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I'm planning to use the think-aloud protocol for an upcoming usability test. A book chapter on think-aloud suggested that you show the participant an example video of someone thinking aloud. I think this is a good idea to reassure users that they are 'doing it' correctly as to get the best information from them.

That said, do any of you know of a good video to use for this? I'm thinking of using a video from a past test, but wanted to avoid that if possible.

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4 Answers 4

I wouldn't recommend it either, I'd rather explain the process and start a quick warm-up conversation about the topic in general before starting the actual test.

My experience is that given some minor hints, people start talking.

All that said, here's a good video example :) http://vimeo.com/1463808

Cheers!

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Thanks for the thoughts, and especially for the video. I'll probably try it out on a few users to see if it helps, and if it doesn't, I'll remove it from the protocol. –  Evan Carroll Nov 3 '09 at 22:48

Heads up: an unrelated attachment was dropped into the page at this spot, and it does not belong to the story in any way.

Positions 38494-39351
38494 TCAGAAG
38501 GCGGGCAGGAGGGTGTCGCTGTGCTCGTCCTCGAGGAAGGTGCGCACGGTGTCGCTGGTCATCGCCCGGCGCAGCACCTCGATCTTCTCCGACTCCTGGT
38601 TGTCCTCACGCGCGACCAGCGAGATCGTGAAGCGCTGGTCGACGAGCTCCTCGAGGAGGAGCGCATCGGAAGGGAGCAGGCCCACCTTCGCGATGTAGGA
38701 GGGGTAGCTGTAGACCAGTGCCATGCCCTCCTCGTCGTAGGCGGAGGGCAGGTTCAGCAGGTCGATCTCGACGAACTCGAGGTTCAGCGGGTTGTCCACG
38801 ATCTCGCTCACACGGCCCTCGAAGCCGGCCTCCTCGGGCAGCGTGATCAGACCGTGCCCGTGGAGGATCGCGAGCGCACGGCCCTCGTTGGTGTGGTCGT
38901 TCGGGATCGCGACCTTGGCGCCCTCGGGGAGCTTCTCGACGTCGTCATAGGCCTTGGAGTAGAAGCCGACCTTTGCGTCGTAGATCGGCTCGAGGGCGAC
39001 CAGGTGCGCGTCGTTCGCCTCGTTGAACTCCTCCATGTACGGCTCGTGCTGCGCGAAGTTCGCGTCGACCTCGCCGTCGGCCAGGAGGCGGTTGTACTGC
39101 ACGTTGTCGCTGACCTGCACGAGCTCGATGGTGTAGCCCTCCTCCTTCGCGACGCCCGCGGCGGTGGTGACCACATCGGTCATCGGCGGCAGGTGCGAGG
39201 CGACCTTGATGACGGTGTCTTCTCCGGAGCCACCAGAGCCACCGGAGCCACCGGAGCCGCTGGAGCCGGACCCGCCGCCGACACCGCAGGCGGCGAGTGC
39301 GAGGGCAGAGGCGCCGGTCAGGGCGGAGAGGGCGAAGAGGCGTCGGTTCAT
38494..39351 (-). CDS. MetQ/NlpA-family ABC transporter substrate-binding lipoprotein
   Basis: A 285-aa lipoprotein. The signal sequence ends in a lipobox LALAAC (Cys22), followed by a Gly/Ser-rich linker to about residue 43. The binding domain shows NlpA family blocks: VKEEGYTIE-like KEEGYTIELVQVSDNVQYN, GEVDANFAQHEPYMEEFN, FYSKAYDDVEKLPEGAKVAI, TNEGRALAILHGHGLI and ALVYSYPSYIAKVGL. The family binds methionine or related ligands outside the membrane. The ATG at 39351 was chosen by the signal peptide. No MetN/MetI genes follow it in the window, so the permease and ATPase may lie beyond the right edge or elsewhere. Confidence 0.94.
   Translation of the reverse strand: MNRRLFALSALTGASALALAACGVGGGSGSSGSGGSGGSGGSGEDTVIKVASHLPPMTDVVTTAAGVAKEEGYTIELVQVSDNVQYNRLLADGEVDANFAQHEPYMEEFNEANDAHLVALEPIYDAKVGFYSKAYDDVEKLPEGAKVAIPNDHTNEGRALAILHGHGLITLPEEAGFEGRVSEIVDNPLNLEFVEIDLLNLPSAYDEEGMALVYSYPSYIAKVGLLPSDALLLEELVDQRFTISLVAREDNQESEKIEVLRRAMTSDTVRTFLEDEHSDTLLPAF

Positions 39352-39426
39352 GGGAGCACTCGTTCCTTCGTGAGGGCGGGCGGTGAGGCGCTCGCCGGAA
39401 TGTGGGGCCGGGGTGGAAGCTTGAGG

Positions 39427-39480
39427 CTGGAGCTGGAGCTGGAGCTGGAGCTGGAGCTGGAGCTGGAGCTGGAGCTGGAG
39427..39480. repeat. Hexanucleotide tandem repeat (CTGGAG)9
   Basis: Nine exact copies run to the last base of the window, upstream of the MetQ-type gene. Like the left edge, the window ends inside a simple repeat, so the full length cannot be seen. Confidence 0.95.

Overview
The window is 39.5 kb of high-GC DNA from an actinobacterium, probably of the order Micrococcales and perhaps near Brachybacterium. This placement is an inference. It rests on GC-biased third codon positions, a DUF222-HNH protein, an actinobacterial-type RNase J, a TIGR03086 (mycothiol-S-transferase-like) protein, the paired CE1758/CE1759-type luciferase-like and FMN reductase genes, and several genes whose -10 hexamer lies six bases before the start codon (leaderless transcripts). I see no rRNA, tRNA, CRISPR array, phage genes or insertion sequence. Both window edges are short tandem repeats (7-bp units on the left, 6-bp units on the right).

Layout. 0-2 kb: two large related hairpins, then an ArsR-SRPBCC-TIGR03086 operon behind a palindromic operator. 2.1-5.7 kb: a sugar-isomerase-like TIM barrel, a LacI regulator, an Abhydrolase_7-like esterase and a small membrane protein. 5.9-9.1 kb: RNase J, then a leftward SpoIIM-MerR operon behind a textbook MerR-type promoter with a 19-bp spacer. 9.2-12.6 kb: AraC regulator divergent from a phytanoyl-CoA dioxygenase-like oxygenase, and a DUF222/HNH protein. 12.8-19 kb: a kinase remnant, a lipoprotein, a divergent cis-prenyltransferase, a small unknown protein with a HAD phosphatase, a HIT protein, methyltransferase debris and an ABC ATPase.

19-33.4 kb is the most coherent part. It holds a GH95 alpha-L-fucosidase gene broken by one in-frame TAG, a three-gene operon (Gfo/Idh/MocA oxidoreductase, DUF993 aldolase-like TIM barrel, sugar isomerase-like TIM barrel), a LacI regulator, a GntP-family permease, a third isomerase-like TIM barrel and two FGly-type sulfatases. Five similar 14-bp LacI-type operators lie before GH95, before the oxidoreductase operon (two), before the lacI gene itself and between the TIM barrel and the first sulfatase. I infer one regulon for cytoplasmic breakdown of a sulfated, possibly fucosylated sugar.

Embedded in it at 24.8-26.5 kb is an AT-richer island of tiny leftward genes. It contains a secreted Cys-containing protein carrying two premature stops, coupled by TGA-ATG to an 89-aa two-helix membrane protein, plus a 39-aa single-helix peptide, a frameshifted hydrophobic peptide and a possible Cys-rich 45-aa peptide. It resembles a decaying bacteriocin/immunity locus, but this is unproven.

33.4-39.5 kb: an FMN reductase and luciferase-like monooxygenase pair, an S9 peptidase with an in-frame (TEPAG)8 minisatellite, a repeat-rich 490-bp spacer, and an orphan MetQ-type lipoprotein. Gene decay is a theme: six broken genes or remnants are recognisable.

Thanks again for the video. I'm a couple of sessions into this test and I've found it quite helpful –  Evan Carroll Nov 5 '09 at 19:52
    
Good to hear! So it didn't create any bias? –  Zoltán Gócza Nov 5 '09 at 21:11
    
I don't believe it did. The video was from a completely different test, so there wasn't much to emulate. I actually think it helped people feel more open about stating their likes and dislikes. –  Evan Carroll Nov 30 '09 at 6:38

I don't recommend that you show the participant a video of how to think-aloud, since they might try to mimic the kind of remarks the person in the video is saying. Just explain clearly to the participant what he's supposed to do, and whenever you see him spending a few seconds on a page and/or seem to be thinking, just ask him "what's on your mind?". This will get him to "get it" and think aloud more.

Hope this helps :)

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Thanks for the thoughts. I've done several think-aloud protocols in the past, so I'm sure I'll get them talking. Mimicking the example respondent is certainly a consideration. –  Evan Carroll Nov 3 '09 at 22:46

I've never used a video either. We usually have the participant try it out on a simple example before getting into the actual test. That lets them get acquainted with the technique and gives the experimenter a chance to correct the technique, if necessary.

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I've never used a video. (Youtube has some.) I've rarely provided a sample. I usually just get right into it and if the subject pauses I ask, "What are you thinking?" or "What are you looking at?"

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